“Art and Activism” hosts local artists panel and social justice organizations

Jas Michelle, right, talks to an interested participant of the grassroots organization Building Resilience, Dignity and Power Now! panel in Los Angeles. Thursday, April 4, 2019. Kathy Ou/The Occidental

Four artists of different disciplines, Deidra “Krucial” Cooper, Lynnée DeniseKohshin Finley and Keith Wallace, spoke during Oxy’s “Art and Activism” event in Bird Studio April 4. The event focused on the intersection between artistic expression and advocacy and was organized by Oxy Arts and co-sponsored by Black Studies and the Black Student Alliance (BSA), according to Director of Oxy Arts Meldia Yesayan. Each artist spoke about their experience as an artist in Los Angeles and how they use their art to advocate for social change. The panel was followed by a reception where attendees could learn about local social justice organizations, including Dignity and Power Now and Gender Justice LA.

Yesayan said Oxy Arts organized “Art and Activism” to create a space for the campus and local community to reflect on their shared values and collaborate in ways that can lead to transformative change.

“We encourage students to reflect on the current social climate here at Oxy and beyond. We hope they consider art as a vehicle for change and are able to come away with some ideas for action,” Yesayan said via email.

According to Yesayan, each artist was chosen because they work in different disciplines within the arts, including dance, music, theater and visual art. Each is recognized as forward-thinking within their field, Yesayan said. She also said artists across all genres and throughout history have been agents of change, and their artistic productions reflect the social and political climate of their community.

DJ and writer Lynnée Denise said for people of color, art is a way to channel anger about and offer a creative response to injustice. According to Denise, understanding the social and political history behind art is a way to connect it to one’s own activism.

“I advocate for people to understand the political nature of black music and that it offers an alternative and more honest reading on American history,” Denise said via email.

Denise said an important part of combining art and activism is studying art for its cultural significance. She said students who are interested in connecting their passion for art to advocacy should learn about the social context of the art they love and the main artists within their genre.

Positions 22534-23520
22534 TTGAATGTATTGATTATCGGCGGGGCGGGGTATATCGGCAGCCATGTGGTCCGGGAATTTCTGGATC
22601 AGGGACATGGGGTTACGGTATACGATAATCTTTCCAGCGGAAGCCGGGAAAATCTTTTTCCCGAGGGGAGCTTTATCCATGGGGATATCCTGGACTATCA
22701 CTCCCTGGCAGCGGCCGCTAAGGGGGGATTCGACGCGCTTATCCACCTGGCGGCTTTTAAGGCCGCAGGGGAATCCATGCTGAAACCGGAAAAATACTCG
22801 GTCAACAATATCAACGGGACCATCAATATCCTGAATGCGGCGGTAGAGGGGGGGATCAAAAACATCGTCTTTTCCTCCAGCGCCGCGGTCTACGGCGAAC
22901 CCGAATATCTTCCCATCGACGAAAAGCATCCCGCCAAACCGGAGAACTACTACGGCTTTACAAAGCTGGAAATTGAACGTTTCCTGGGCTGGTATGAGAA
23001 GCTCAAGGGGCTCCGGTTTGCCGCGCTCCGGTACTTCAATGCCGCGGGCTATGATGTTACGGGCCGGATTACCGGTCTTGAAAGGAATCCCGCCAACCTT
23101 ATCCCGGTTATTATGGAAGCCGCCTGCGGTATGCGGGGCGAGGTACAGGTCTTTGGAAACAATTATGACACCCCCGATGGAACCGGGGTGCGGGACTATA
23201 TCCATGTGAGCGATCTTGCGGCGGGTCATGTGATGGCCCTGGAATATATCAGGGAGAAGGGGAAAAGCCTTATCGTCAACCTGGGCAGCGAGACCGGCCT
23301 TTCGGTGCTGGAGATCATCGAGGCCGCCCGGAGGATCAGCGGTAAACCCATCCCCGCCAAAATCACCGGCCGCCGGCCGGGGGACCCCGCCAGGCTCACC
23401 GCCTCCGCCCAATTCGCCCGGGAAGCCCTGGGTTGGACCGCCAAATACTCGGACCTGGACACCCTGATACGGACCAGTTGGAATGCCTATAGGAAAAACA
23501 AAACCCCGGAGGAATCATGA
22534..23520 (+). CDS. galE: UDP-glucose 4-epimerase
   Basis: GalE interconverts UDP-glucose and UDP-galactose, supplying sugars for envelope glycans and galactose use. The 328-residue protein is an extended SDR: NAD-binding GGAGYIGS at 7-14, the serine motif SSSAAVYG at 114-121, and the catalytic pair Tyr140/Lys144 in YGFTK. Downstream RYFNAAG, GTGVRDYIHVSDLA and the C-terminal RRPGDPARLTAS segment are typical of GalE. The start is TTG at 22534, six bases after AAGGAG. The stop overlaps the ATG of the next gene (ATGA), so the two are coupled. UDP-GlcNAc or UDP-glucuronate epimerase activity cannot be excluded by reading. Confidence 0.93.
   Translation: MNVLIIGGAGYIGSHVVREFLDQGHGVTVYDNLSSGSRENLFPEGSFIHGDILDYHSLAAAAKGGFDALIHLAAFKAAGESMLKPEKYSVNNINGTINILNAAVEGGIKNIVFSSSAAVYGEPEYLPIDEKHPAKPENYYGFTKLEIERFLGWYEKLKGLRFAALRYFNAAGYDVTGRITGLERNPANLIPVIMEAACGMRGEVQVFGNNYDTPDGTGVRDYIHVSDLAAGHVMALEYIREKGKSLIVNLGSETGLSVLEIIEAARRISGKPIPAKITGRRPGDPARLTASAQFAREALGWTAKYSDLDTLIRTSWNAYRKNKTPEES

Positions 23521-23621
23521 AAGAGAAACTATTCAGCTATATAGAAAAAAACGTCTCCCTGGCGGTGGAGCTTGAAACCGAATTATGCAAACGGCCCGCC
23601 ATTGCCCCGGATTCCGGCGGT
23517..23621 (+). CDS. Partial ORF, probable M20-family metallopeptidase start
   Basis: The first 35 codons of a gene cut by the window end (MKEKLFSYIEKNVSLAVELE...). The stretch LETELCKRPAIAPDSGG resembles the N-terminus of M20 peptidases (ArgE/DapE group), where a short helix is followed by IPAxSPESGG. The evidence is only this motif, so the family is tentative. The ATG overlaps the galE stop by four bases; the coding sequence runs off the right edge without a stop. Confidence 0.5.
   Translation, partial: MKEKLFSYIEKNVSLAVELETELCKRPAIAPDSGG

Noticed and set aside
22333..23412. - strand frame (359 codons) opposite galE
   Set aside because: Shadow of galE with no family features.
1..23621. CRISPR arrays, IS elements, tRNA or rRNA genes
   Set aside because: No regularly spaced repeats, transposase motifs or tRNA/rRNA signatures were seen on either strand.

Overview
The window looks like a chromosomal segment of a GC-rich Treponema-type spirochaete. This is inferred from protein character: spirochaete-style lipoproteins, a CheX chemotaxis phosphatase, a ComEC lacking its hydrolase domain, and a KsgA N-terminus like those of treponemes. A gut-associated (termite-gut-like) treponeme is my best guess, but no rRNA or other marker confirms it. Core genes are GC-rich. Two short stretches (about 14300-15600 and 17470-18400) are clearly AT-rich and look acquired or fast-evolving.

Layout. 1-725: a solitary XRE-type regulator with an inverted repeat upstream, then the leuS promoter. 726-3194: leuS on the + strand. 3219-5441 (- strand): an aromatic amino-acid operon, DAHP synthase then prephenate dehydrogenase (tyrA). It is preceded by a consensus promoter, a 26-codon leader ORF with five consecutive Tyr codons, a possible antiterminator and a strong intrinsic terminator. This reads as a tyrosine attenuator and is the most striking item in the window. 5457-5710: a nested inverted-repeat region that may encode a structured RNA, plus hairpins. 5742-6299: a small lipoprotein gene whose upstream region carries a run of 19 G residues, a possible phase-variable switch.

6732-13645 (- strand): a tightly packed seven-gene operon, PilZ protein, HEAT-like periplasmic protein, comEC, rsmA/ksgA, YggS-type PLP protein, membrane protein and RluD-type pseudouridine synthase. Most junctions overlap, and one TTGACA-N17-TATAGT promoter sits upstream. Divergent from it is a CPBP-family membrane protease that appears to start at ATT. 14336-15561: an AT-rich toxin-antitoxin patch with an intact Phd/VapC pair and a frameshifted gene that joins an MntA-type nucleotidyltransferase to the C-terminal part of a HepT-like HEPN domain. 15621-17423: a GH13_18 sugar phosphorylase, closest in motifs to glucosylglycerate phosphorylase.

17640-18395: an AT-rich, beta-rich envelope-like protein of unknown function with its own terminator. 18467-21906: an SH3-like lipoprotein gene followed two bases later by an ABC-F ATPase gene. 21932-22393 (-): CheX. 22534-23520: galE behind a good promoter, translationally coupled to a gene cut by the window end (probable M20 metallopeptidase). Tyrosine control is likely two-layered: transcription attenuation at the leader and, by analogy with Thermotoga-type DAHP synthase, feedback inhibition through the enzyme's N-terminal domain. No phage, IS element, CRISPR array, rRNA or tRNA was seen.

“Students have the role of doing their homework so that they understand what has come before them and be able to contribute based on a sense of awareness about the issues and how they’ve been addressed in the past,” Denise said.

Yesayan said she wanted students to learn that art and being an artist is a way of speaking out about causes one is passionate about and changing how people view the world around them.

“Much like these other forms of expression, and maybe moreso, arts and culture have the ability to move us through a sense of shared human experience. Artists are thought leaders and influencers with a unique ability to mobilize and activate communities,” Yesayan said via email.

Actor, filmmaker and playwright Keith Wallace said during the panel that he uses his art to bring attention to the causes that are important to him.

“I take my unapologetic Black experience and artistic expression into traditionally white spaces with pride,” said Wallace via email. “That in itself is a form of political resistance. The full breadth of Black joy and pain and truth on full display without care or concern of what others think or perceive. There is true power in that, both on an individual and community level.”

Wallace said art of all forms is an integral part of political resistance and advocacy because it appeals to the core of what makes all of us human and connects people to each other.

“Art has the ability to incite and provoke us, to intrigue us, to anger us and at the same time to lower our defenses when necessary,” Wallace said. “It sort of levels out the playing field so that we can distill down our experiences to the most basic and primal human needs. That’s how we really start to see one another for who we really are.”

Deidra “Krucial Kase” Cooper, a dancer, instructor and choreographer, said during the panel that dance is the voice she uses to express what she wants to say without words. According to Cooper, a big part of being an art activist is not to look for external validation or permission from others to express yourself.

During the panel, painter and Los Angeles native Kohshin Finley said artists can use many different mediums to get their message across. He said it is important to find an art form that is your own. According to Finley, people shouldn’t also feel fixed in a single art form because this can limit artistic expression.

“I can tell a lot with paint but I can’t tell everything,” Finley said.

Wallace said he also changed his mode of artistic expression because of his activism work. According to Wallace, he started out as an actor but transitioned into writing and directing once he learned that using those forms allowed him to create a bigger platform as an activist and reach more people.

“Moving from being an interpretive artist to a content creator seemed like a natural progression for the impact that I wanted to make with my art,” Wallace said.

Wallace said he hopes students will be inspired by this event to start advocating within their sphere of influence.

“We all have something to contribute toward the fight for equity, no matter the avenue,” Wallace said. “It is each of our individual responsibilities to identify what those skills and passions are and to utilize them for measurable change.”